• Liz Talley - Urban Graze

About Leafy Green Lettuces

Storage and Preparation

To help make your sweet and delicate, farm-fresh leafy greens last as long as possible, you'll want to keep them humid, but dry. When storing, they should be loosely packed; if they are too tightly compacted, they'll bruise; and if they're also damp, they'll get slimy far more quickly.

I recommend that you wash and dry your leafy greens, romaine, and soft butter-head type lettuces before storing them. This will help keep greens fresh, and have them at-the-ready when you want to make a salad.

  1. When you unpack your CSA box, pull out your leafy greens first. Fill a bowl, (I use the bowl of my salad spinner), or your sink with ice -or very cold- water. Toss in the lettuce, and swish around very gently. You may need to work in batches. Allow the greens to rest a minute or two. This will allow any errant grit to fall to the bottom of the bowl, and will help re-invigorate your greens.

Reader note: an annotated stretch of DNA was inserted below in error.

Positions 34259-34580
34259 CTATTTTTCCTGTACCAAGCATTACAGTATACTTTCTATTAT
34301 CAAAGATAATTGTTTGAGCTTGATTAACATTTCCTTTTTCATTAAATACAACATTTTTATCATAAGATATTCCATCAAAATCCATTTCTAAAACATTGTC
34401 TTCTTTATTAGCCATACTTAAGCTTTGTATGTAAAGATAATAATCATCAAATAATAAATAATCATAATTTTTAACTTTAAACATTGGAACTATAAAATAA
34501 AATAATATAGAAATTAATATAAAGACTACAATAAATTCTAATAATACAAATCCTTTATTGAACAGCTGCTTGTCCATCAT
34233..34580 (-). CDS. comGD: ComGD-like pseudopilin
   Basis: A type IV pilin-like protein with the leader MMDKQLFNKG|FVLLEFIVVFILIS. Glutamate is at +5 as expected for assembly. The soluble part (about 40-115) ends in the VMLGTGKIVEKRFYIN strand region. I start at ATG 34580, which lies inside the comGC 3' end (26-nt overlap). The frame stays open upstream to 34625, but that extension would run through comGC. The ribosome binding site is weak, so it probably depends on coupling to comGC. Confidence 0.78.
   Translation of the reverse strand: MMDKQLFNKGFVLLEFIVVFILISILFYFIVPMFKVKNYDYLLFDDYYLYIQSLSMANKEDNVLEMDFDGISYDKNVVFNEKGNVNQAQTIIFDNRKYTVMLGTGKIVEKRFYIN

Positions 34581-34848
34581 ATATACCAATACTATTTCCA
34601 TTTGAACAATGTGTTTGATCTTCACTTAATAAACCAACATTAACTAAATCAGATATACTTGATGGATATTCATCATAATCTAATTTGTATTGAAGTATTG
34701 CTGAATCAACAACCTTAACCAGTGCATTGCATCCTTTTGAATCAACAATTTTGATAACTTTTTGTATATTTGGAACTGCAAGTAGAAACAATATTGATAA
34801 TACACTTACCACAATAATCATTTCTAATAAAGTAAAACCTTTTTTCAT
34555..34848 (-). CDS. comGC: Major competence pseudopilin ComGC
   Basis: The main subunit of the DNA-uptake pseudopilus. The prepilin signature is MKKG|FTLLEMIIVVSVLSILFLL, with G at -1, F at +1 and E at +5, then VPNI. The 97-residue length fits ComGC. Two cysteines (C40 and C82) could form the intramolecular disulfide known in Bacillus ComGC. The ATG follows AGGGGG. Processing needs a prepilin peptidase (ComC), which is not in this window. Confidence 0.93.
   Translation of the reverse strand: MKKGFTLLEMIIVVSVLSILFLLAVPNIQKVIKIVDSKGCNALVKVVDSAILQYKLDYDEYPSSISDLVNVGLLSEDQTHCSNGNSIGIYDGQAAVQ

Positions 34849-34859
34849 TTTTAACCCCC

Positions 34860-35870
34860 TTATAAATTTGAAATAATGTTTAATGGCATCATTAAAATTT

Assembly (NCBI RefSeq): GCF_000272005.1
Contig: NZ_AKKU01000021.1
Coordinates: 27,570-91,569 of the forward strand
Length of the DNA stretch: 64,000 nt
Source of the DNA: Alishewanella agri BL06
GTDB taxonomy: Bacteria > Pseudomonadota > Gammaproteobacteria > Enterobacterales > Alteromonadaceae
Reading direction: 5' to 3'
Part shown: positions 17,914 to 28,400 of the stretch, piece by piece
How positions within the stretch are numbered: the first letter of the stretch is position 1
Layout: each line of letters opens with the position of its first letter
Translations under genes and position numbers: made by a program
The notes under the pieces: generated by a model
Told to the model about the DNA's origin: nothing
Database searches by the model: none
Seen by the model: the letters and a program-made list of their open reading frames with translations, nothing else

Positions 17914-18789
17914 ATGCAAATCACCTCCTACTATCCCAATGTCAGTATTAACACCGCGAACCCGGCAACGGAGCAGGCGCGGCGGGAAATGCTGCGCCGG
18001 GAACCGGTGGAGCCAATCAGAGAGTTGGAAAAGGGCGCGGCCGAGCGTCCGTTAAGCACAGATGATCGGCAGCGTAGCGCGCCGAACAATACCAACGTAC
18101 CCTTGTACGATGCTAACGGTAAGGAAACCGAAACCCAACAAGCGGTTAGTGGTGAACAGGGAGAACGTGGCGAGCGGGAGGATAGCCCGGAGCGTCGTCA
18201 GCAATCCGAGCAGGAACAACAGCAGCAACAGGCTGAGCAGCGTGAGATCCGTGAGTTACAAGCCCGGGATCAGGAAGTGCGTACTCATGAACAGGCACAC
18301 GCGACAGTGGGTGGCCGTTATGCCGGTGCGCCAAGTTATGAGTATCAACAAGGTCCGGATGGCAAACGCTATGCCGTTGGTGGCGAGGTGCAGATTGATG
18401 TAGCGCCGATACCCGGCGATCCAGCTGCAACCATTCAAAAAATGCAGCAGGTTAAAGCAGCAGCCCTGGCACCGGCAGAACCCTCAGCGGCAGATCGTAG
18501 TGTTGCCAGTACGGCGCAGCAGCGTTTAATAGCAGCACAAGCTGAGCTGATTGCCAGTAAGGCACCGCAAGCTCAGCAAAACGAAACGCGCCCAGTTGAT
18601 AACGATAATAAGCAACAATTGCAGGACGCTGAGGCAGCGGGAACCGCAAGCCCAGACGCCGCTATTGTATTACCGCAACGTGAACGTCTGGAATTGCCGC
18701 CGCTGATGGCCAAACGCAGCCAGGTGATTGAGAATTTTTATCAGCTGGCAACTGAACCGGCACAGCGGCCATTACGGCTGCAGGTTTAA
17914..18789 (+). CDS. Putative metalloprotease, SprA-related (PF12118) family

2. Spin and/or pat dry.

  3. Loosely wrap with a paper or cloth towel and store in a plastic bag in the refrigerator. For small or baby-sized greens, place a cloth towel, or long row of paper towels, on the counter; scatter the greens out on it, then roll up very lightly and loosely before sealing in the bag. If I have room in the refrigerator, I use a plastic storage container instead of a bag. Place paper towels on bottom of the container, scatter the leaves inside, keeping them very loosely packed, and layer with paper towels on top.

  4. When pulling out greens to use, quick-check the bag, and remove any individual leaves that look wilted.

  • If you are in a hurry when you unpack your box, simply wrap the unwashed greens in a cloth or paper towel, place in a bag and refrigerate. Begin with step 1 when you are ready.

If using greens for a salad, the drier the better. Dry greens will help the dressing to "adhere"-- remember, oil and water don't get along!

If you'll be cooking with the greens, no need to worry if the greens are slightly damp.

Liz Talley, Urban Graze

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